The Garage Sale and Flea Market Frontier: Koziol emphasizes that garage sales and flea markets offer a unique opportunity to make a positive difference. She shares her personal ethos, never bargaining for a better deal when she knows she's getting a great one.

Unethical Reselling: The Dark Side: Koziol sheds light on the ethical gray areas within (re)selling, pointing to scalpers and merch resellers as prime examples. She identifies unethical practices, such as buying limited-edition items from fans and reselling them at exorbitant prices.

Us: Let's dive right in, Hilary. How does re-selling impact the environment?
Hilary: You know, the impact is pretty substantial. It takes 10,000 gallons of water to produce just one pound of cotton, which is approximately equivalent to three thousand gallons for a single cotton shirt. Can you believe it? Then we have textile dyeing, which involves toxic chemicals that often end up in our oceans. Around 20% of the world's wastewater is a result of this exact process. When factories relocate to countries with lax environmental regulations, untreated water often flows into the oceans. Then we think pure consumption. Supply and demand. In 2019, 62 million metric tons of apparel were consumed globally. Around 35 million metrics tons, or 57% of that ended up in landfills, as they do every year. The best case scenario is incineration. How wasteful is that?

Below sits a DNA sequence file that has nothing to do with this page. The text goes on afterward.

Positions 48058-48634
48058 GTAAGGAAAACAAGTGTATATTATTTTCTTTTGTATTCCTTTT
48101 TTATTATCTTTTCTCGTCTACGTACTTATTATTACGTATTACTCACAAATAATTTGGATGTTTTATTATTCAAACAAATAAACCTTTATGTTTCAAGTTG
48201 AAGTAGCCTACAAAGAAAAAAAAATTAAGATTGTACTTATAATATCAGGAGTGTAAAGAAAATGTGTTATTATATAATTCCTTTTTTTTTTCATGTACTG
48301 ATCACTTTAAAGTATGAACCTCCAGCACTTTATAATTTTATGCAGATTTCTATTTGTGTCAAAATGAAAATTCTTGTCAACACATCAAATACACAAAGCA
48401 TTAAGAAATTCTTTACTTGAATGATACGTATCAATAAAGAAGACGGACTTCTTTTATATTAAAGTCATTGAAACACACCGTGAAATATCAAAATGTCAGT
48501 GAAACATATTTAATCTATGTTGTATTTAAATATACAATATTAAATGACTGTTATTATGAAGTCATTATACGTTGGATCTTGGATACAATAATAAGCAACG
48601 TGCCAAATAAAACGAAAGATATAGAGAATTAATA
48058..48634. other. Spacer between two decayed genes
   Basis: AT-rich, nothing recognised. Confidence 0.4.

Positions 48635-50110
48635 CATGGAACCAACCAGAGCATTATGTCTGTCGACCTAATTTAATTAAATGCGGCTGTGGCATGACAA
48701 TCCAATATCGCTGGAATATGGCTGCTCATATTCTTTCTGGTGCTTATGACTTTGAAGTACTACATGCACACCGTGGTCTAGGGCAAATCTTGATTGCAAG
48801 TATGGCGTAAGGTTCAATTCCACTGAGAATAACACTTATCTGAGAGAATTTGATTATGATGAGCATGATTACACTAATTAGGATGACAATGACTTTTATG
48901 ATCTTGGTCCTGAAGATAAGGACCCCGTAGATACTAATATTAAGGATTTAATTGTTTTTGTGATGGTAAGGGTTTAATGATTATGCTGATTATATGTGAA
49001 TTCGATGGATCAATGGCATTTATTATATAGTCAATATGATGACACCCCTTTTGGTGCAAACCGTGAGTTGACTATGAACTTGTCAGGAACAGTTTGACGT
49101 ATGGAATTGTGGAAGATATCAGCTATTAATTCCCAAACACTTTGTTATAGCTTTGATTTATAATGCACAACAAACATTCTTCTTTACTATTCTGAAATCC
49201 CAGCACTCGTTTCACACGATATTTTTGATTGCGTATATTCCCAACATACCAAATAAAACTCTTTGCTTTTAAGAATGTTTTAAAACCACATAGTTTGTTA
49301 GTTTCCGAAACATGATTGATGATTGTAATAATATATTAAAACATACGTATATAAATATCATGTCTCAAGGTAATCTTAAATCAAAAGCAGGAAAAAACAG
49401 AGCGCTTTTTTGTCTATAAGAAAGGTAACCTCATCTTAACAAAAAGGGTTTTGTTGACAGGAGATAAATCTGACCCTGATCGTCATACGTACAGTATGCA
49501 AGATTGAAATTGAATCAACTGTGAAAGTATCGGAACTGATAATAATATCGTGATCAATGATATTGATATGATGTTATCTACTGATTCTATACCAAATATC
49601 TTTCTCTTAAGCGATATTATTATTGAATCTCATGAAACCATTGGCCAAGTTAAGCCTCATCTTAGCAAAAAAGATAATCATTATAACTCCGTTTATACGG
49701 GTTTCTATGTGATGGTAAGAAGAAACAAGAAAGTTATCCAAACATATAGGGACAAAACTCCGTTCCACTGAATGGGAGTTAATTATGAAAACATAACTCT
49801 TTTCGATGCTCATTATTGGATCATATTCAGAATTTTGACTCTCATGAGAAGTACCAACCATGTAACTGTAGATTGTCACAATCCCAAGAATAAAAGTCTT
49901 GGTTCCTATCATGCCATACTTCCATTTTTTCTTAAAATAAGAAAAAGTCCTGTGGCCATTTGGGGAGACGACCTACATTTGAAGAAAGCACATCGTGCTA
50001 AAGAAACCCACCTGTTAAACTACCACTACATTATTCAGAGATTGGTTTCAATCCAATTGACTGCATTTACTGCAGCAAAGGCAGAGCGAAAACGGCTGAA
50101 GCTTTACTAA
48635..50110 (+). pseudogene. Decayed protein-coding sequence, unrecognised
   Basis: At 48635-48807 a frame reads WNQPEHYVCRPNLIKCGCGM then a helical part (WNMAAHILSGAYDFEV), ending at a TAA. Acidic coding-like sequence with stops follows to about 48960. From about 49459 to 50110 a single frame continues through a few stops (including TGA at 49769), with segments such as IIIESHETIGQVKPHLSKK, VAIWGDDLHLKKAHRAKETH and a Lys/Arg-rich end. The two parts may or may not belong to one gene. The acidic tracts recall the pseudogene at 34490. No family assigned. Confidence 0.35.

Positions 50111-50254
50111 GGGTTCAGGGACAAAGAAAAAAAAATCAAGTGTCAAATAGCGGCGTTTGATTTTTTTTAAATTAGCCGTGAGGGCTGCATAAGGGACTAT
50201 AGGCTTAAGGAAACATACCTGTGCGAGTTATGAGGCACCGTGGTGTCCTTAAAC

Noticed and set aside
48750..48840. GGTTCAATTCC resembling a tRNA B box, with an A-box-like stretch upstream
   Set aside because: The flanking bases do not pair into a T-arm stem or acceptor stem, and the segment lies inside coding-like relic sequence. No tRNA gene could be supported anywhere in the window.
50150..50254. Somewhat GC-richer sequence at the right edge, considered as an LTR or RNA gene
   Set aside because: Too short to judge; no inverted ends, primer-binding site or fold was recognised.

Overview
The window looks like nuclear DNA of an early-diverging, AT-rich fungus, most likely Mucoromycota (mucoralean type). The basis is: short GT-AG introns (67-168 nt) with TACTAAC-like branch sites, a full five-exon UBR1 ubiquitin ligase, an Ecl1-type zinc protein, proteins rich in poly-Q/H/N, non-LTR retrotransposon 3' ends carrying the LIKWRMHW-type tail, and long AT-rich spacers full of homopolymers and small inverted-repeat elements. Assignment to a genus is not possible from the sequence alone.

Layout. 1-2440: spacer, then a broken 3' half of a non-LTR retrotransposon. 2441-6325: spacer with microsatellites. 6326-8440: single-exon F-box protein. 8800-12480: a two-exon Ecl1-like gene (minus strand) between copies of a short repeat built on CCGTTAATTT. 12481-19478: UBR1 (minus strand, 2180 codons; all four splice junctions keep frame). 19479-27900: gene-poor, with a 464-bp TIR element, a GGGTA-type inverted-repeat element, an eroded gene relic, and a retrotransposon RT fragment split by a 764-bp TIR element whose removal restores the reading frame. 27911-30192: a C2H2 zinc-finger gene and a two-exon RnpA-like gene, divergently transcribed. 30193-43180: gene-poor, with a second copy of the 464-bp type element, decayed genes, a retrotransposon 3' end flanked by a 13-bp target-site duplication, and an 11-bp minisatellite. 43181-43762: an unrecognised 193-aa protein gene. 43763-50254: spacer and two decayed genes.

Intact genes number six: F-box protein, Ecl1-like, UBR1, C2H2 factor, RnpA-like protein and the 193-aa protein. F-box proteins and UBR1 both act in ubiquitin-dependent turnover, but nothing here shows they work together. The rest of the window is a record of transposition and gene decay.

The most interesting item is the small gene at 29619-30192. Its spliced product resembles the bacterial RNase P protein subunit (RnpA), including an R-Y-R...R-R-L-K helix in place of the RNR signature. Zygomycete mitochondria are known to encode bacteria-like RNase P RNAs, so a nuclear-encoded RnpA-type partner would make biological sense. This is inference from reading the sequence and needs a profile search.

Us: That's eye-opening for sure, but how does The Cellar Sellers tackle this issue?